AUSTIN, TX (KLTV) - AUSTIN – The Texas Parks and Wildlife Department is planning to prohibit permanent duck blinds on the Caddo Lake Wildlife Management Area.
The department said in a Tuesday press release that the move, effective during the 2015-16 waterfowl season, will resolve escalating public use conflicts and natural resource issues.
A public meeting outlining the decision and plans for removal of permanent duck blinds is set for 6:30 p.m. on Sept. 2 in the Caddo Lake State Park Group Recreation Hall.
TPWD will allow duck hunters to continue to use existing permanent duck blinds on the Caddo Lake WMA during the 2014-15 hunting season. Individuals claiming those duck blinds will have a brief period, until March 15, 2015, to remove blinds following the 2014-15 waterfowl season. After that, TPWD will take steps to remove the blinds.
"The continued presence of duck blinds on the Caddo Lake WMA is perpetuating a situation that is not conducive to public safety or sustainable resource management," said Clayton Wolf, TPWD Wildlife Division Director.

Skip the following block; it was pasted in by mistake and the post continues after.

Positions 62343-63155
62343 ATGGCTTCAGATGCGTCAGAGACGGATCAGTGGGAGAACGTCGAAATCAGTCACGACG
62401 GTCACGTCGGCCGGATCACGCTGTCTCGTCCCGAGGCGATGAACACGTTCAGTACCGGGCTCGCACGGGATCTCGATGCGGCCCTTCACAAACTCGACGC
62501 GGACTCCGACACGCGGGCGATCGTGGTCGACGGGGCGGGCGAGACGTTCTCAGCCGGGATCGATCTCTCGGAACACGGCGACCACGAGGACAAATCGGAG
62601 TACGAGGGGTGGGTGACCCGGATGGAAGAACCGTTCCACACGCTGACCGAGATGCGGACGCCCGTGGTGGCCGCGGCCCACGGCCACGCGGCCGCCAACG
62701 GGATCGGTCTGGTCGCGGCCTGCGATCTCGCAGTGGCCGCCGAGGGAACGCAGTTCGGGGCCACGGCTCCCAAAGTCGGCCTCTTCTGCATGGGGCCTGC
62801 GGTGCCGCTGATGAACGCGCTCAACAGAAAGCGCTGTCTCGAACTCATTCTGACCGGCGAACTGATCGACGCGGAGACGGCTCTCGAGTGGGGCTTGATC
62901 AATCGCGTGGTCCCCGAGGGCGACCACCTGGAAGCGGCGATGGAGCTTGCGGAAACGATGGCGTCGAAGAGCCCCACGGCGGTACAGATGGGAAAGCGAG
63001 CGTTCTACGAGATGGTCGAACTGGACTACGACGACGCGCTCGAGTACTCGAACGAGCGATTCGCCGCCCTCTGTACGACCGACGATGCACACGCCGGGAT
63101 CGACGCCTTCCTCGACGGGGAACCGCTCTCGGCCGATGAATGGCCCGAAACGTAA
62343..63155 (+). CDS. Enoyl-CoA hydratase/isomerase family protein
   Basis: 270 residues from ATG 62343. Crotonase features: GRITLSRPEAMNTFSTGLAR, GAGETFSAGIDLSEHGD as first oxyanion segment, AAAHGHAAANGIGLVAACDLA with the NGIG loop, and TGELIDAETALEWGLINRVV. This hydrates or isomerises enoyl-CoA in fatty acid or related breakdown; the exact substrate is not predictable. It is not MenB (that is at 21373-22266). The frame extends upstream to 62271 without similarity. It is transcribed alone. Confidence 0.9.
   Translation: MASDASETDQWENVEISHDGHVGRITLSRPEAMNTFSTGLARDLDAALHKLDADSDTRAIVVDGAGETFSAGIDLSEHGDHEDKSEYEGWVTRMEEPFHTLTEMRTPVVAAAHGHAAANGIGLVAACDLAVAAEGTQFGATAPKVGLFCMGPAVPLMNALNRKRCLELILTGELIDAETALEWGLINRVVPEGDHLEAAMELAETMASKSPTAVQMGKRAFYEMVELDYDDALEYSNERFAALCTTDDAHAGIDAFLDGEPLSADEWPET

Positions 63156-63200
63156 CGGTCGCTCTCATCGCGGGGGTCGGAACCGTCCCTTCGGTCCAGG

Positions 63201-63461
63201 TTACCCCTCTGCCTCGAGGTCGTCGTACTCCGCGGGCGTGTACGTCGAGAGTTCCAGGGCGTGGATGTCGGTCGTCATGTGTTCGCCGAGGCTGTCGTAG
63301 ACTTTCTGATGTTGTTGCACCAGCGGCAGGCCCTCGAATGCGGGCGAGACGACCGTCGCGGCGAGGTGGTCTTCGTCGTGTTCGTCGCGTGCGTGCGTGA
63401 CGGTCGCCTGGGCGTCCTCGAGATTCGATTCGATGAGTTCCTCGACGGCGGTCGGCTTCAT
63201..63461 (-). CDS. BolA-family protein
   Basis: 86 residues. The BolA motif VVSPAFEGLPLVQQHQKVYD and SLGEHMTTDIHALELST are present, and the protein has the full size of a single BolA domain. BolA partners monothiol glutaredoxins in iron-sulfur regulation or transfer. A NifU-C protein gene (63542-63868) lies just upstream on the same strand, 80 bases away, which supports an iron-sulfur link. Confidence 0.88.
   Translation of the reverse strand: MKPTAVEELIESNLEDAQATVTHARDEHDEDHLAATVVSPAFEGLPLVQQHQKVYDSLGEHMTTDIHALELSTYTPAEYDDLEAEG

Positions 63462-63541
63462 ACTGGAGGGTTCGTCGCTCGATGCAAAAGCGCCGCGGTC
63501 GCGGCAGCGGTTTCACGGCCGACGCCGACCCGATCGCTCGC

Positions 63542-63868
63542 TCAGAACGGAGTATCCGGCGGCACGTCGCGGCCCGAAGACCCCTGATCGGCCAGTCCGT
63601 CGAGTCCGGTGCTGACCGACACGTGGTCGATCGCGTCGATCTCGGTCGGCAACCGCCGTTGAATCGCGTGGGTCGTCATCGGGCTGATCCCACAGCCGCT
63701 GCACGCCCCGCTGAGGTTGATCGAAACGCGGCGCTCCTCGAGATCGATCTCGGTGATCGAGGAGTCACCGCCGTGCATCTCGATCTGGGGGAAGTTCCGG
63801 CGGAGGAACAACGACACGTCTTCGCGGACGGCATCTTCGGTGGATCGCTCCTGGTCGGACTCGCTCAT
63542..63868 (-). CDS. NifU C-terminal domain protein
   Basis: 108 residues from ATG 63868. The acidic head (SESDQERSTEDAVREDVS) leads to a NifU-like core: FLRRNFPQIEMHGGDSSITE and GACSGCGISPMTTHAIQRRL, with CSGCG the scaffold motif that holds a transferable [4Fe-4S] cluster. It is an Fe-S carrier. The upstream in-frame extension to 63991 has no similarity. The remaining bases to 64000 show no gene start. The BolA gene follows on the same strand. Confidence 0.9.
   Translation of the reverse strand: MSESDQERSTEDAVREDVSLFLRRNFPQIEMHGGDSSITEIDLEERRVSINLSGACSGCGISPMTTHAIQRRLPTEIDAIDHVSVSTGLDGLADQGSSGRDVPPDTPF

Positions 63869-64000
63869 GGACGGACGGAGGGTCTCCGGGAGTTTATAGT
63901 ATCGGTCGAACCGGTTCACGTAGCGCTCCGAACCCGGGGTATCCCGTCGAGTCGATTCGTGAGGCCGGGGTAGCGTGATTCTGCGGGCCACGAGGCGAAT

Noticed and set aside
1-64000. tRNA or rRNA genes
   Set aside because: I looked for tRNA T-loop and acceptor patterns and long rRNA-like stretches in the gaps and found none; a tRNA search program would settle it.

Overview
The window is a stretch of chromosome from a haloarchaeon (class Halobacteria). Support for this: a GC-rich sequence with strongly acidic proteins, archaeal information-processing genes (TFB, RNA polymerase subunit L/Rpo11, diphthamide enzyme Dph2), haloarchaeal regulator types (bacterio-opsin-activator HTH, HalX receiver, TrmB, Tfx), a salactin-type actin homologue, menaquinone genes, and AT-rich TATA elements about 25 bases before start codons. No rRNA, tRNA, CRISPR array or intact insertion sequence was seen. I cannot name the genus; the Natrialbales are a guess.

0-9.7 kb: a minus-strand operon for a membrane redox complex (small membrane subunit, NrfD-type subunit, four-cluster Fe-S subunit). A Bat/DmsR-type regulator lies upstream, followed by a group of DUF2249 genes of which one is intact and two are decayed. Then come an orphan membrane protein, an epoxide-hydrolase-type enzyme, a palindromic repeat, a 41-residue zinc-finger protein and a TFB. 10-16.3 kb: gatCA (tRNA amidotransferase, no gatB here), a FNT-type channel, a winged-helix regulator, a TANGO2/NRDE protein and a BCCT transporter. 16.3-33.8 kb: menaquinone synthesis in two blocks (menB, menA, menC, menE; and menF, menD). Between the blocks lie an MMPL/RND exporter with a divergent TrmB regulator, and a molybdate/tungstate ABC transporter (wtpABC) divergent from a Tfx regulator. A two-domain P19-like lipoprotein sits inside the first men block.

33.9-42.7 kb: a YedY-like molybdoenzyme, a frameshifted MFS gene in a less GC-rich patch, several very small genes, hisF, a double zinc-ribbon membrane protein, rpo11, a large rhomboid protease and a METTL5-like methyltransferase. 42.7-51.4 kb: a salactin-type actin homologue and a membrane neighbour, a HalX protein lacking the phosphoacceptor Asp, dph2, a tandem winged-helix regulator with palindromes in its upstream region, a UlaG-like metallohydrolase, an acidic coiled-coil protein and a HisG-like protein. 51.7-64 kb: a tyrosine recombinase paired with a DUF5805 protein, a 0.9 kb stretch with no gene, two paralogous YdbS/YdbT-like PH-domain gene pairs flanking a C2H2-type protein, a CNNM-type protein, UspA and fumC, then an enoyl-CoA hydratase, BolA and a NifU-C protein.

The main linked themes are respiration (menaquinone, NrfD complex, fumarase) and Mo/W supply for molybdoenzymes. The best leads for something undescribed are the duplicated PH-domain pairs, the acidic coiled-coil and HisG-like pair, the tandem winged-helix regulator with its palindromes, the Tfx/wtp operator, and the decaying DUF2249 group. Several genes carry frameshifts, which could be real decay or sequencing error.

"It is an inequitable allocation of public resources and creates conflicts between the traditional public lands waterfowl hunter and those individuals who lay claim to permanent blinds," he said.
When the Caddo Lake WMA was acquired by the state more than 20 years ago, duck blinds that had been a part of the landscape for generations suddenly became part of a public resource managed by TPWD. Although no other WMA in Texas permits permanent duck blinds, TPWD recognized the long-standing hunting traditions in the area and allowed an exception at the Caddo Lake WMA.
TPWD said no new blind construction was ever authorized and wildlife officials believed the situation would resolve itself through attrition. However, the situation has worsened as additional blinds were built, resulting in additional user conflicts.
Materials that are used in blind construction and repair eventually become boating hazards, the department said. It also noted that items used to secure duck decoys and to construct vegetation exclusion floats are left throughout the year with little to no maintenance, present hazards to boating and become floating debris.
"This change will not reduce public hunting opportunities on the WMA," Wolf said in the release.
"Rather, the area will be more available to all public hunters and will provide waterfowl hunting opportunities consistent with all other WMAs. Hunters can boat or walk in, but no one hunter or group of hunters will have preferential rights over others."